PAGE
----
November 17, 2023

A Day in New York City

Katie and Gene Hamilton

Bring Binocular News

Compelling places to visit in Manhattan’s Big Apple

As many times as we’ve been to New York City we’ve always found something to do and places to explore. On earlier visits we pack in as many stops as we could. The result: too much time running around and not enough quality time at an exhibit or place we wanted to experience. Since then we’ve developed a more civilized approach by focusing on four venues with of time to explore them.  On our recent day trip to NYC we went to the Hayden Planetarium, American Museum of Natural History, the 9/11 Memorial and the Circle Line Harbor Tour of the Hudson River.

The Hayden Planetarium at the American Museum of Natural History 

You could easily spend a day or two in this amazing place, but on this visit we began at the Hayden Planetarium, one of five exhibit spaces in the Rose Center for Earth and Space. The 7-story structure combines the study of astrophysics as a research facility and educational center.

The Hayden Sphere appears to float in space with cosmic objects surrounding it. The Hayden Planetarium is located at the top of the sphere and seems to float in the cosmos in one of the most powerful virtual reality simulators. With some 400 theater seats for visitors, there’s an efficient system for those departing and arriving to go on an amazing journey through the galaxies. We thoroughly enjoyed experiencing the “World Beyond Earth” in the Big Bang Theater which were overwhelming and jaw-dropping at the same time. The journey is so much more than a space show and a tribute to the team of scientists, writers, artists and composers who translate the evolution of the universe into this mind-bending presentation.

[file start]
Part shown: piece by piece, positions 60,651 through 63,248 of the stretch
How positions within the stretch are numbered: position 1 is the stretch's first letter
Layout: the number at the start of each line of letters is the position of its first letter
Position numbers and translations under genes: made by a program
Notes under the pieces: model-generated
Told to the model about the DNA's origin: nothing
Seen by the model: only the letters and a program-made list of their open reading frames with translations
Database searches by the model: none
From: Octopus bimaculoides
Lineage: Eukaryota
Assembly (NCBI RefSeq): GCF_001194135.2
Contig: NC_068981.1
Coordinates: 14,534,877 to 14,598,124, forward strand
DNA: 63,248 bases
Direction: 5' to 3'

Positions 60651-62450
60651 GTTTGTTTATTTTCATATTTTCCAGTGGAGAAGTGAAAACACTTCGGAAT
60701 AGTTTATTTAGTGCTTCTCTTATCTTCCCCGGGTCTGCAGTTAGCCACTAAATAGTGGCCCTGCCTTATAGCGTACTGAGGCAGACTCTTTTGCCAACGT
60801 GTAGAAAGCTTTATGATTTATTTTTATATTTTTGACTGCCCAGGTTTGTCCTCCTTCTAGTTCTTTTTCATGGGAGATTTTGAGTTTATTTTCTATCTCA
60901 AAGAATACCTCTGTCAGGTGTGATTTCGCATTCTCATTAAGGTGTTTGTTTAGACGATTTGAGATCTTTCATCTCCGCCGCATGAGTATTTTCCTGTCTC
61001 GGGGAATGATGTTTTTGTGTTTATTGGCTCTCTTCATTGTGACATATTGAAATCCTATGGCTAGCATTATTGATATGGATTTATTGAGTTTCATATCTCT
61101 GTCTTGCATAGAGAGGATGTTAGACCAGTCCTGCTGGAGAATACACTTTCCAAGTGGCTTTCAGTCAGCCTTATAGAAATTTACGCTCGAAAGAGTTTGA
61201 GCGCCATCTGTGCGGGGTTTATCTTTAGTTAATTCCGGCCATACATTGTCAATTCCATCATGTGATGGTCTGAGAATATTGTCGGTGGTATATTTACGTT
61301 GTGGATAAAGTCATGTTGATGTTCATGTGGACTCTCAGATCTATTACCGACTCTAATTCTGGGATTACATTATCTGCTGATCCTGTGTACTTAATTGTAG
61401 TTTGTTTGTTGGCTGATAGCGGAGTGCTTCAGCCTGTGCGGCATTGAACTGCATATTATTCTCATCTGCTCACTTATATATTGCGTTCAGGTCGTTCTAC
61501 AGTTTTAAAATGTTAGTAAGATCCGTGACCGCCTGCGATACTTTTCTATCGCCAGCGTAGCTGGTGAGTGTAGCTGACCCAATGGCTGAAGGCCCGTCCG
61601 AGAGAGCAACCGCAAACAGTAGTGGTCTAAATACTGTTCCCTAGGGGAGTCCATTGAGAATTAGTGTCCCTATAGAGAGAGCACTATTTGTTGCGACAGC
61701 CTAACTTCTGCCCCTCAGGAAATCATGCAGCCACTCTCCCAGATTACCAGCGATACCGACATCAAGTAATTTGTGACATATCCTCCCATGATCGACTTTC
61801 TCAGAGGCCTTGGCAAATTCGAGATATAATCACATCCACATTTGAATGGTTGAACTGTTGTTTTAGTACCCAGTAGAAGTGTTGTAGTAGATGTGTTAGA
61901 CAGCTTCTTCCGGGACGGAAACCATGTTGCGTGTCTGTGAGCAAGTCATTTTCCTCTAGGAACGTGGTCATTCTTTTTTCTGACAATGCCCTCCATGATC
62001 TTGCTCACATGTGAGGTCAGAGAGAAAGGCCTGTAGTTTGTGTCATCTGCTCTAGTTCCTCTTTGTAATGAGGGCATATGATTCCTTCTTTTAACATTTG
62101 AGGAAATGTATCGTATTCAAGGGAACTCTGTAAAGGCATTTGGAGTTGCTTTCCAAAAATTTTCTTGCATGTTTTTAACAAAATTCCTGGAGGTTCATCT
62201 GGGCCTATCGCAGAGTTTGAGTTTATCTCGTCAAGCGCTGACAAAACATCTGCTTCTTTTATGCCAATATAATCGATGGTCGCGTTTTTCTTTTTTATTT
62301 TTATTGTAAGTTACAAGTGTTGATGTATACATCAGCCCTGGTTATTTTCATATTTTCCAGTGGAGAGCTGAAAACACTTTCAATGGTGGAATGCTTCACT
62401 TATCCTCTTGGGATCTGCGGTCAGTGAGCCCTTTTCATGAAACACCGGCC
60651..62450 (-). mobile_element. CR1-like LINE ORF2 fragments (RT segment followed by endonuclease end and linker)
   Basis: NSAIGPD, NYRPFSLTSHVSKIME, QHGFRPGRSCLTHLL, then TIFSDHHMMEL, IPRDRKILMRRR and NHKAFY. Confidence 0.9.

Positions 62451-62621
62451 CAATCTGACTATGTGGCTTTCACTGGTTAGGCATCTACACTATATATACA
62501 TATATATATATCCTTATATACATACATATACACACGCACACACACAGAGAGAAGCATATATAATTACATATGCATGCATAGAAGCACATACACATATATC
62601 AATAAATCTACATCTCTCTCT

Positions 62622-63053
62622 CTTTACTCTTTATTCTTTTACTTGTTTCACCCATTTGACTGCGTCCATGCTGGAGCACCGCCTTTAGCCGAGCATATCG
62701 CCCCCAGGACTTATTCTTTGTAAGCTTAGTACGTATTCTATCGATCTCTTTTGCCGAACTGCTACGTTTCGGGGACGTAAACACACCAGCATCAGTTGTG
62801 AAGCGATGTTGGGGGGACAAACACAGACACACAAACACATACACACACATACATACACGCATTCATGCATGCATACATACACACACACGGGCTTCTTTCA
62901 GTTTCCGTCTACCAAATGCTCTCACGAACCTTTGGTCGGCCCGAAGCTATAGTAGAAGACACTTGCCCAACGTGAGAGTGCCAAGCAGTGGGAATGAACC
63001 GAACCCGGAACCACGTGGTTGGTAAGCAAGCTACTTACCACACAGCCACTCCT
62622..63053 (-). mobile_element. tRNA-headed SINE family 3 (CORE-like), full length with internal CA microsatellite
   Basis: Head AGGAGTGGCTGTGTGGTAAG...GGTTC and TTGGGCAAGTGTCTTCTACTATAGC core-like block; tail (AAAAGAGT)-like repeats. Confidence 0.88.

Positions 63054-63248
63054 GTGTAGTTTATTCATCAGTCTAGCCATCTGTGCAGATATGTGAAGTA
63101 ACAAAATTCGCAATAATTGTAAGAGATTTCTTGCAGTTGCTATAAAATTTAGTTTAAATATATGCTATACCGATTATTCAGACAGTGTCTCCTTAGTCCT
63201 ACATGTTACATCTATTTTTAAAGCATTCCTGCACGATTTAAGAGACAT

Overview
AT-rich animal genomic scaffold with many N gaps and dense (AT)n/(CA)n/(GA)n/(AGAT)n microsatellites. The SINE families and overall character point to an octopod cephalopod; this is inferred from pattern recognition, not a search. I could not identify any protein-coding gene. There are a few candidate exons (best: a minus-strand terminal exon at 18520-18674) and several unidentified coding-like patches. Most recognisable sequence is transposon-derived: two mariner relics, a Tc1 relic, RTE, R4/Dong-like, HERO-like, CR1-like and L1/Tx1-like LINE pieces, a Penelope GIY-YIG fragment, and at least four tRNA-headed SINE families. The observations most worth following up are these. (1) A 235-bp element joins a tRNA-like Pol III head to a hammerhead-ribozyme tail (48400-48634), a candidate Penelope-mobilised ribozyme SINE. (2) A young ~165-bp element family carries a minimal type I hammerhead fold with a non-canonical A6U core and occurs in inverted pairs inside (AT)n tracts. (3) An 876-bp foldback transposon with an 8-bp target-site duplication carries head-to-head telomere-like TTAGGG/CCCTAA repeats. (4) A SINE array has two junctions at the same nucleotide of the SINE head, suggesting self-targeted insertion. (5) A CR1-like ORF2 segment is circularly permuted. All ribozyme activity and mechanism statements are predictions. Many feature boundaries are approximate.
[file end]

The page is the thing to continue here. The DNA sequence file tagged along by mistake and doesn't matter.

We took the Cosmic Pathway as it rolls down a spiraling path of the history of the universe with billion year markers as you descended down the ramp. At the time Gene was reading Jaime Green’s book, The Possibility of Life as we walked through the exhibits and reflected just how immense the Universe is and how small our planet is. As we walked the halls of the Rose Center for Earth and Space we found the Planet Earth Hall and large rocks containing specimens and clues to our early planet. In the Hall of Meteorites we saw examples of fragments from Mars and Moon rocks collected by astronauts and asteroids that have landed on earth. Clearly you could spend much more time perusing the exhibits.

Tickets Adults $25, Kids (3-12) $14

Going way, way back

Nothing stops you in your tracks faster than the sky high exhibit at the entrance to the American Museum of Natural History on Central Park West in Manhattan. You stand in awe of gigantic dinosaurs, a confrontation between an attacking Allosaurus and a Barosaurus protecting its young.

You can roam through extensive exhibits of mammals, fossils, birds, reptiles and amphibians. If your interest leans toward ocean life, biodiversity and forestry you’ll find displays and information, more than you can imagine. We spent time in the Human Origins and World Cultures Hall depicting many regional displays like the Northwest Coast Indians and their extensive collections of artifacts. The elaborate embroidery and materials of the Eastern Woodland and Plains Indians illustrated their amazing skills with beadwork, shells and motifs.

Tickets Adults $28, Kids (3-12) $16)

The 9/11 Memorial & Museum